Jamin Bogi sees people jogging along the main streets of their neighborhoods during rush hour and wonders whether they realize that, in an effort to keep themselves healthy, they could also be doing themselves some harm.
That's because southwestern Pennsylvania's air has high levels of sooty particles, and the deeper breathing caused by exercise means taking in greater amounts of the particles too. It's worst right next to a bunch of idling polluters.
The local Group Against Smog and Pollution (GASP) chapter
, where Bogi serves as education and outreach coordinator, has started Athletes United for Healthy Air to educate people -- particularly young people -- about the effects of air pollution during exercise.
And if you do anything outside besides sitting, Bogi says, "you're an athlete. You shouldn't have to calculate, am I harming myself more or less" by exercising.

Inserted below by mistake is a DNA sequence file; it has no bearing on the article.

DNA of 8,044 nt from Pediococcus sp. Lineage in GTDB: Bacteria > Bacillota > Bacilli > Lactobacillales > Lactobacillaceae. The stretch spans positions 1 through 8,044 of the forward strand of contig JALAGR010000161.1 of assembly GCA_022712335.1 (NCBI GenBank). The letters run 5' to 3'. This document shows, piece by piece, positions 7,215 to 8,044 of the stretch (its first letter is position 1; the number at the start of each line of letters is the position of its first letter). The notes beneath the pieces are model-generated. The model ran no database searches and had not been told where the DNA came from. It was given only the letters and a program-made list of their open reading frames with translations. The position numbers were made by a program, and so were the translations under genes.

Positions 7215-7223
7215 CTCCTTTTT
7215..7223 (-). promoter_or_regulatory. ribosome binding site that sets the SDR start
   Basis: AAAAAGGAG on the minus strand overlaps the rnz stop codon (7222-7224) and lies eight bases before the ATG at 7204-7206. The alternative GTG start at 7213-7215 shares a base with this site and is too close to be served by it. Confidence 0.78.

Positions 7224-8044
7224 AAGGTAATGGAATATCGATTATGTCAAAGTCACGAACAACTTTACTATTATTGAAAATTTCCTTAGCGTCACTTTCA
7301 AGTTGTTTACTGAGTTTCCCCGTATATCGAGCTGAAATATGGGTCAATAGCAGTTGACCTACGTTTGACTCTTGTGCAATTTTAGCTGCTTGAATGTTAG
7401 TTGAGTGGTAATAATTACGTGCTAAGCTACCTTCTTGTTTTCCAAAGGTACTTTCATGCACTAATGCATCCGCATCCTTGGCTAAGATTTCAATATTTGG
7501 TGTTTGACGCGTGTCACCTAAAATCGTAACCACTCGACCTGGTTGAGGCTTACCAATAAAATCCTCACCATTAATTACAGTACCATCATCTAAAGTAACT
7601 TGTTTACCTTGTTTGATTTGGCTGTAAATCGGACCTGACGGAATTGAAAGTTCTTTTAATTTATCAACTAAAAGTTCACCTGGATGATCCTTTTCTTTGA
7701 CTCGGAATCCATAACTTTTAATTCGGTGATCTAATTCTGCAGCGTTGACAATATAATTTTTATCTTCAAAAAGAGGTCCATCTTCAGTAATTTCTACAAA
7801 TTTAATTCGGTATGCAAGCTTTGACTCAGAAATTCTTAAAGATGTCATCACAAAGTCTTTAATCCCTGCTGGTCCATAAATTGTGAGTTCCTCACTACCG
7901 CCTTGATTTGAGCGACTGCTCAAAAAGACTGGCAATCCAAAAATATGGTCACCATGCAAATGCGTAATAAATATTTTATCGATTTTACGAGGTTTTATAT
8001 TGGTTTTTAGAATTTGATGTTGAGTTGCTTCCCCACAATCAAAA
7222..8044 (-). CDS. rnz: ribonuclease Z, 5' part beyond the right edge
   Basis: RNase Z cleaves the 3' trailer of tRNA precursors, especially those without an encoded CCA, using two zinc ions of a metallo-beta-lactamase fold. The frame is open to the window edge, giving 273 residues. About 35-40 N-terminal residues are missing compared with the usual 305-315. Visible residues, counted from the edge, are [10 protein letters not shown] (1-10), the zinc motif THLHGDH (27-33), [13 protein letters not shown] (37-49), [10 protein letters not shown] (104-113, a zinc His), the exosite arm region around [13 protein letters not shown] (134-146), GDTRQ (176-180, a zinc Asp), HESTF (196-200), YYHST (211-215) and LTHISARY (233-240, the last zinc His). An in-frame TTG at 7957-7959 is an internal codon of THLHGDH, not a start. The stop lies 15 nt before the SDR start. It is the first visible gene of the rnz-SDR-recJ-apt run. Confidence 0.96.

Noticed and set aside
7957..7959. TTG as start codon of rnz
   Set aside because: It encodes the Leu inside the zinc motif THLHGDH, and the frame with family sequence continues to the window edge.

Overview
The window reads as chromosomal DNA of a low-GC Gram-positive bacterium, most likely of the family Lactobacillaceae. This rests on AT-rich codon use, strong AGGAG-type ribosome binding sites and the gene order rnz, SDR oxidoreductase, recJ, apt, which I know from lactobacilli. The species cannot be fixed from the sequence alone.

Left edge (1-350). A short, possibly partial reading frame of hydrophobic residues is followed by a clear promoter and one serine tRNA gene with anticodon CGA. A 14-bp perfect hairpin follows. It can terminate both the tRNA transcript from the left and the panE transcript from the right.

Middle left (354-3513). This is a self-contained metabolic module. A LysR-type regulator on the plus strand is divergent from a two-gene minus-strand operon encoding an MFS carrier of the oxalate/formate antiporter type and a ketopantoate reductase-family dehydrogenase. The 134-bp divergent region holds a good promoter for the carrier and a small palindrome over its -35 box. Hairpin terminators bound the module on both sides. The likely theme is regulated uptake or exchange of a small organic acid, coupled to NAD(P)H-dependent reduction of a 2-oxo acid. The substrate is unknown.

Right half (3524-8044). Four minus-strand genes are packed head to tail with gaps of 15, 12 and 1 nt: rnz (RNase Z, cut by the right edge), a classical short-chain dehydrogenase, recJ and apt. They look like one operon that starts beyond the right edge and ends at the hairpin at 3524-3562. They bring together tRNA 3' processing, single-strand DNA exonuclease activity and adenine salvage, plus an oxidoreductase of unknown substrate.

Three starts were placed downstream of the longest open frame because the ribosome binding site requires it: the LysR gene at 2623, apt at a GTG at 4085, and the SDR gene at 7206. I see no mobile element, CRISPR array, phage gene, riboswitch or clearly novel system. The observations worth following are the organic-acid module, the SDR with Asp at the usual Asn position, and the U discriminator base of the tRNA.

One simple, if partial, solution is to take your exercise to the side streets. GASP has joined with Venture Outdoors to offer a series of 3- to 4-mile strolls through city neighborhoods to promote off-main-road exercising and the superior sights and sites that can be found off those beaten paths.
Bogi is hoping the new campaign, which will include a variety of educational and active approaches in the future, also inspires people to agitate for air pollution controls -- and encourages potential Pittsburghers not to pass the city by. He recalls moving here with his wife several years ago and researching the area. "Everything about Pittsburgh looks wonderful," he says, "except for all of the press about the bad air." Do Good:
• Lace up your walking shoes for the next Side Street Stroll, in the Strip on June 11; sign up here
• Get involved in GASP's other issues here
Writer: Marty Levine
Source: Jamin Bogi, Group Against Smog and Pollution